Reba McEntire’s “Just Like Them Horses” was never intended to be on her record, and she didn’t seem willing to make it a single prior to the album release. As so often happens with songs that cut so deep they bleed, however, an overwhelming response made giving a larger audience a chance to hear it the only option.

McEntire tells ToC that she just wanted to record a semi-acoustic version for her father’s funeral. She found the song prior to his death, but knew his time was near. Producer Tony Brown insisted she include it on the album with a full arrangement.

It was the right choice. Personal attachment isn’t sacrificed by turning “Just Like Them Horses” into a commercial hit. Many will find their story in McEntire’s story, yet aside from a Chockie Mountain reference, there’s nothing that seems exclusively hers. The song is accessible.

Brown’s arrangement is still simple and vulnerable. Fiddle and piano drive the song, but it’s McEntire’s fragile performance — especially during and after the second-to-last chorus — that makes the song so memorable. McEntire’s new song is a moment. "Just Like Them Horses" won’t be a quick No. 1, but it will be a song that lasts for those who’ve lived it.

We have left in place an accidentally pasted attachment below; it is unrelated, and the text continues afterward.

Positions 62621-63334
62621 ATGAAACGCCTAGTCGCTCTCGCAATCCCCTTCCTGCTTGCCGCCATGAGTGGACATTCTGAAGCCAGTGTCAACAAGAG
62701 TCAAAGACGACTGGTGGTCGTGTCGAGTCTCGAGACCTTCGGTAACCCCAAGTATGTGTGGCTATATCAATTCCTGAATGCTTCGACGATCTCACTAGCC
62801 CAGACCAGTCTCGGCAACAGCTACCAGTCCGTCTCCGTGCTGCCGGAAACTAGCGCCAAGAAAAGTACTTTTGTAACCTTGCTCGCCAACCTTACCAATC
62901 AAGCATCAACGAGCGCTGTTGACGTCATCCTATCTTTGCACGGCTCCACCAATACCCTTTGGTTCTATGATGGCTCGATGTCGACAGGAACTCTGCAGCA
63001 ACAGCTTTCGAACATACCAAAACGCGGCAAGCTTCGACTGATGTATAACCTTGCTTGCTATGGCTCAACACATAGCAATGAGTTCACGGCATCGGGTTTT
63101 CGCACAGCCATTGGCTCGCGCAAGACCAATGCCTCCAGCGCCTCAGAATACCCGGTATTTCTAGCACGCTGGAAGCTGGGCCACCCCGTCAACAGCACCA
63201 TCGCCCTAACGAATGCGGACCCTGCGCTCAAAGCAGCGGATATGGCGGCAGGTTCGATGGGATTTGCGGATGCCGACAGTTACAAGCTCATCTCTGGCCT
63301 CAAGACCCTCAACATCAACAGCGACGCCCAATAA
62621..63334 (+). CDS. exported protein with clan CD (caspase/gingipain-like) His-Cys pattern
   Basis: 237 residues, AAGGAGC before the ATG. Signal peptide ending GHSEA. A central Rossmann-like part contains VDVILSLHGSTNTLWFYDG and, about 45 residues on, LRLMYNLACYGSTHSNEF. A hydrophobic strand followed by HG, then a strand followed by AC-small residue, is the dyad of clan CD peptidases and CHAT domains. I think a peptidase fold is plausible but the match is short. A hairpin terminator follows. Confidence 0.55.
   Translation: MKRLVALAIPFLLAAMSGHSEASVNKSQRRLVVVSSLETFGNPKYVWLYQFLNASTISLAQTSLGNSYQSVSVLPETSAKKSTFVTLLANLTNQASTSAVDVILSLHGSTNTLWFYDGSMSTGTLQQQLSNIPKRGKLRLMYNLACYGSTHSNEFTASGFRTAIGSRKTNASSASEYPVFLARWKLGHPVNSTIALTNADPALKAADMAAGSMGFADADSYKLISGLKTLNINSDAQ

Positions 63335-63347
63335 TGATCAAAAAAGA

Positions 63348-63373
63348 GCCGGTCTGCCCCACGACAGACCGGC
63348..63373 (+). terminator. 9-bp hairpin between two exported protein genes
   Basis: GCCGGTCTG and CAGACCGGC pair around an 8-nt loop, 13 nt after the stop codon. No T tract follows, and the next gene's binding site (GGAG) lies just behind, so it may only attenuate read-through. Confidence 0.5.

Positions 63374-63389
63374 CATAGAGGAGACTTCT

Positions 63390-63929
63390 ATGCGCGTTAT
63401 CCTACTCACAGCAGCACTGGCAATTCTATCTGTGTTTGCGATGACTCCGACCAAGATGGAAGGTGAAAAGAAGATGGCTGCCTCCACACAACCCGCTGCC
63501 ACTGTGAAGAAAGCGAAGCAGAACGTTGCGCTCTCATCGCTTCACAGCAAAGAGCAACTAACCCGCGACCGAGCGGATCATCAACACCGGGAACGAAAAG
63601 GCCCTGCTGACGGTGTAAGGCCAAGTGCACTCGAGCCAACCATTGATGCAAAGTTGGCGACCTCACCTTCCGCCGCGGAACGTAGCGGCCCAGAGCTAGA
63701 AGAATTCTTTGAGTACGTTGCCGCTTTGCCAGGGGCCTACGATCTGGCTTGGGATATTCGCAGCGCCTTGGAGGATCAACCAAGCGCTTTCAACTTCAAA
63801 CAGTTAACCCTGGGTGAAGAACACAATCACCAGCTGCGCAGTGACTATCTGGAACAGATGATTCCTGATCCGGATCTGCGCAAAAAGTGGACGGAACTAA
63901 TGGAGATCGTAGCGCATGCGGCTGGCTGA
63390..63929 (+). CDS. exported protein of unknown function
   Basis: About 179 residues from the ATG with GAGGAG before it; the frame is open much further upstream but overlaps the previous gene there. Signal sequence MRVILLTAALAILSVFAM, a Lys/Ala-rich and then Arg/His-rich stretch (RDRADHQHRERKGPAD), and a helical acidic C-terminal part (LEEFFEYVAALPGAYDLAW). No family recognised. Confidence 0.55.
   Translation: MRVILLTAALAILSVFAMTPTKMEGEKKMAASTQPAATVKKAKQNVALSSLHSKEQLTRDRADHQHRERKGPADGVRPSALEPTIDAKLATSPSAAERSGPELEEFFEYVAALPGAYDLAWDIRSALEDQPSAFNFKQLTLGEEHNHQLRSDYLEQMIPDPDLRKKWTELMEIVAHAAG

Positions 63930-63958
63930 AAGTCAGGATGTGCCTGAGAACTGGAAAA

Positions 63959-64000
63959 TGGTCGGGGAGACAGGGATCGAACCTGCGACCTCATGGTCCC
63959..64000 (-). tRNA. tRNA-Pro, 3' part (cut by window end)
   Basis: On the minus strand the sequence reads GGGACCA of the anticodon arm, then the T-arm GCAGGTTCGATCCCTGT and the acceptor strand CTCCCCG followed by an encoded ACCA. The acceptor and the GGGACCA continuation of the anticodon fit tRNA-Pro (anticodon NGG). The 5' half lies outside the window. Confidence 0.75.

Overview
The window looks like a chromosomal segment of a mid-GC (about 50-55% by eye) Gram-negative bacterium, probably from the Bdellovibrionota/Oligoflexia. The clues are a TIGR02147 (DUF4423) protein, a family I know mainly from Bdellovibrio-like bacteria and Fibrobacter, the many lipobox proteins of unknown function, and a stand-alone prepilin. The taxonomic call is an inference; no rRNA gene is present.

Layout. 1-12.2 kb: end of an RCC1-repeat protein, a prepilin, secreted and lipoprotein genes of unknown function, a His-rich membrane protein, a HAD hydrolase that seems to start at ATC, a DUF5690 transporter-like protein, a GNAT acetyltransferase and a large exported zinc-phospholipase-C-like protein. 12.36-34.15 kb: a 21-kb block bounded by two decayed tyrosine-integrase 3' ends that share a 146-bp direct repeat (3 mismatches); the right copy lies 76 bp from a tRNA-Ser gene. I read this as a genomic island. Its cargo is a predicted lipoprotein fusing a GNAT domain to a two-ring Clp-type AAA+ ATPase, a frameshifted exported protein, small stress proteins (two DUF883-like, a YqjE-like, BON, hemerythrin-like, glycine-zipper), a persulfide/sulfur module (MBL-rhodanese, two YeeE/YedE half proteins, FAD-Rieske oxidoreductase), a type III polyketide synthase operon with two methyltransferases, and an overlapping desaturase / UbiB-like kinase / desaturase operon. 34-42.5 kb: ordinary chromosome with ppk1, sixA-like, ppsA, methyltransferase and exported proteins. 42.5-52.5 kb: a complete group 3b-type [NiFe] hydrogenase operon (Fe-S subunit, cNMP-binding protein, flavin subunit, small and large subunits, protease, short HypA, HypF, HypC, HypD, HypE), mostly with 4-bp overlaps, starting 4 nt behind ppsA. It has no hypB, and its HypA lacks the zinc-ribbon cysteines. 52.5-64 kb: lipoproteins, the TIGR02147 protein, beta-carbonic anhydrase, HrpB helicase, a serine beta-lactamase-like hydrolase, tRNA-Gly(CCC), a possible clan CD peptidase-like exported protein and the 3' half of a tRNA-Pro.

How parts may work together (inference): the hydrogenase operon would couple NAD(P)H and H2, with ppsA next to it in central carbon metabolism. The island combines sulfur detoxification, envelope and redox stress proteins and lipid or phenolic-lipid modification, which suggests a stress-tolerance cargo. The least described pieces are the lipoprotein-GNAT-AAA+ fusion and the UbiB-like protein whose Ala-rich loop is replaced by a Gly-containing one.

Listen to Reba McEntire, “Just Like Them Horses”

Reba Talks About 'Just Like Them Horses'

Reba McEntire, “Just Like Them Horses” Lyrics:

“She held him close, then she kissed his face / He said it just has to be this way / Yours is the heart I'll always keep / I'm not gone even if I leave.”

“If you love me, don't you be afraid / To look in my eyes and open up the gate / Then watch me ride beneath a newborn sun / Just like them horses, when it's time to run.”

“He said Chockie Mountain is calling me / Gonna take a walk up where I can sing / Turn and face that western wind / Oh, and I'll be home again.”

“She held his hand, he took one last breath / Then she walked out to the front porch step / Stared at the sky, tears on her face / And she swore she could hear him say …”

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